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Finely engraved plan of Baltimore, published by its most famous mapmaker, Fielding Lucas Jr.

Finely engraved plan of Baltimore, colored by Wards.

Warren Heckrotte comments that "A note on map gives the population of Baltimore for each decade beginning in 1790. Another note gives the number of avenues, streets, lanes and alleys. Developed blocks are shaded. This is a handsome map."

Papenfuse illustrates editions of 1822, 1836 and 1841. This 1852 issue may be the last (Ristow).

The Early Mapping of Baltimore

Founded in 1729, Baltimore began its real growth after the American Revolution. By 1800, it was the third largest city in the United States and one of the most prosperous. While the town had been mapped at the end of the 18th Century by two French mapmakers, Folie and Varle, it was not until the city's 1816 annexation of an additional 13 square miles of surrounding territory, that the city made a concerted effort to create a modern survey.

The commission hired Thomas Poppleton, who submitted his completed manuscripts in early 1822. In August 1822, Fielding Lucas Jr. issued Poppleton's survey as this Plan of the City of Baltimore, while Poppleton's full-scale plan was not published until the following year. The map was thereafter issued for the next 30 years and is perhaps the most important and influential map of the City published in the 19th Century.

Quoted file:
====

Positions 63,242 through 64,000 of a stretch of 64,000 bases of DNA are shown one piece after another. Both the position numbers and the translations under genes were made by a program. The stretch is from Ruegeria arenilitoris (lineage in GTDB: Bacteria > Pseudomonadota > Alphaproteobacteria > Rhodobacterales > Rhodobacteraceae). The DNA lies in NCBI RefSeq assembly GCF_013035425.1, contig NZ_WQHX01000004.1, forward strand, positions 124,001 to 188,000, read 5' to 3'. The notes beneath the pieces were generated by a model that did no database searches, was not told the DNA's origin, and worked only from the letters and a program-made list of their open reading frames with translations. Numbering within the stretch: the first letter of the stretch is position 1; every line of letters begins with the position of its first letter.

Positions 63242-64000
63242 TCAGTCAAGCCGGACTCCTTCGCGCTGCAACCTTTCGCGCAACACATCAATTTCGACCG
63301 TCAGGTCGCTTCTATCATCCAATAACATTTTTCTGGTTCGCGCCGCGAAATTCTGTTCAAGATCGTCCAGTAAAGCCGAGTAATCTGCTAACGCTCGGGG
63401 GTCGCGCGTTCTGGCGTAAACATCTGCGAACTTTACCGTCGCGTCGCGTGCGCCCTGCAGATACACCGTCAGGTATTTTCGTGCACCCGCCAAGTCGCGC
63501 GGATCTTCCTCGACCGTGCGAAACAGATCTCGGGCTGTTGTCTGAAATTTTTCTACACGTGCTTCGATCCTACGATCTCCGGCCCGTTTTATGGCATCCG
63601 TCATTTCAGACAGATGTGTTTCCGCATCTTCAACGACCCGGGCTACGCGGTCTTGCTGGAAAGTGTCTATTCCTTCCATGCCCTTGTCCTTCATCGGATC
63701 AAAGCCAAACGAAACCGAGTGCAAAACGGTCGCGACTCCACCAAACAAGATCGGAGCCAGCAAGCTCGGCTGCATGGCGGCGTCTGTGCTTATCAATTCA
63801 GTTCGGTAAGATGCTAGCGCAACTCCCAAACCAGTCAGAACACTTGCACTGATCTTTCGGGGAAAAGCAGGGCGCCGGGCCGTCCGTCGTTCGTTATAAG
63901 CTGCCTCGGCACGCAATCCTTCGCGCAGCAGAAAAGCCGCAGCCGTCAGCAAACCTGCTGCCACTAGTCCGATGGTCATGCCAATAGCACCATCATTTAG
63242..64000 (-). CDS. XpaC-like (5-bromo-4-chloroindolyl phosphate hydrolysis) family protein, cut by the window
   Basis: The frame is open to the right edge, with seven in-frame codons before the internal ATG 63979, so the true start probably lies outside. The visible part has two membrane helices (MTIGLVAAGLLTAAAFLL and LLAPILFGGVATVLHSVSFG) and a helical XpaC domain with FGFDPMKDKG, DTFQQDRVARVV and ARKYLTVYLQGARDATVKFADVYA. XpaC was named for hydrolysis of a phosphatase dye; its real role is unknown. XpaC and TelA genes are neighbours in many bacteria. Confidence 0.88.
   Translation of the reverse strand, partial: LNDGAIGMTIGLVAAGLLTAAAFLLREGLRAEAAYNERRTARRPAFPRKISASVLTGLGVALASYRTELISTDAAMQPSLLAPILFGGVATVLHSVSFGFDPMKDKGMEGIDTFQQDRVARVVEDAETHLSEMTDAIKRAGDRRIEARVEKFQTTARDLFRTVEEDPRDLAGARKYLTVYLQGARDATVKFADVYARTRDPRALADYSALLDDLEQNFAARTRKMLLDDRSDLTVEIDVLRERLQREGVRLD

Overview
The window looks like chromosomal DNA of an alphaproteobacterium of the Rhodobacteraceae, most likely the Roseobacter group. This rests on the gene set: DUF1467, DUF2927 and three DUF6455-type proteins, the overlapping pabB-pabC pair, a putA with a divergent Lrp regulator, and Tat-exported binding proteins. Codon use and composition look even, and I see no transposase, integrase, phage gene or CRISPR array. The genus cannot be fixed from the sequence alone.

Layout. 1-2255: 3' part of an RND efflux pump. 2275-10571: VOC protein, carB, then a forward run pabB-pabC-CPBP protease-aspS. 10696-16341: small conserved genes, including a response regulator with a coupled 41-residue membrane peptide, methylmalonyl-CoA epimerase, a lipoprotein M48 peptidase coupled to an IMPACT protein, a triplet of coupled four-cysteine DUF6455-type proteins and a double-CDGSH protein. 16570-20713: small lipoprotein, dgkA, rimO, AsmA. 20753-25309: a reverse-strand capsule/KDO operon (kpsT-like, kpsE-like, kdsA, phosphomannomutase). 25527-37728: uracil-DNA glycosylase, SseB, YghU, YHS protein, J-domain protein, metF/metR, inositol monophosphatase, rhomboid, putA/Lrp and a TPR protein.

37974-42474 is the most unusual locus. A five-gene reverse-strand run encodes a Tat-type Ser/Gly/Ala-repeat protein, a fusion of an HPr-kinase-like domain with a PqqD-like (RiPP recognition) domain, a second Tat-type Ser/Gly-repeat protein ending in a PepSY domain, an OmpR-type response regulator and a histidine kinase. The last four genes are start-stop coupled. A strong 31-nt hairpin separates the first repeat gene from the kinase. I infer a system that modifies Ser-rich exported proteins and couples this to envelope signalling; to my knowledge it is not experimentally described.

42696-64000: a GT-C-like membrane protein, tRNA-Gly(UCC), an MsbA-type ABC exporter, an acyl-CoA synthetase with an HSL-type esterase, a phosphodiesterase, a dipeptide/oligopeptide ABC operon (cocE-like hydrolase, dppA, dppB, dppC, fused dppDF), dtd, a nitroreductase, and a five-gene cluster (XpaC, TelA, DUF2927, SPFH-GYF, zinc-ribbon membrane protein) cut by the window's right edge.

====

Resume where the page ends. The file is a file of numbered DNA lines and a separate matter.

The map is quite rare on the market. The last example offered in a dealer catalog listed in AMPR, is in 2002 (Martayan Lan: Catalog 30, #95 -- $2,200)

Provenance: Warren Heckrotte, PBA Galleries, March 2016.

Condition Description
Pocket map, with original covers.
Fielding Lucas Jr. Biography

Fielding Lucas, Jr. (1781-1854) was a prominent American cartographer, engraver, artist, and public figure during the first half of the 19th century.

Lucas was born in Fredericksburg, Virginia and moved to Philadelphia as a teenager, before settling in Baltimore. There he launched a successful cartographic career. Lucas's first atlas was announced in early- to mid-1812, with production taking place between September 1812 and December of 1813, by which point the engravings were complete. Bound copies of the atlas -- A new and elegant general atlas: Containing maps of each of the United States -- were available early in the next year, beating Carey to market by about two months. Lucas later published A General Atlas Containing Distinct Maps Of all the known Countries in the World in the early 1820s.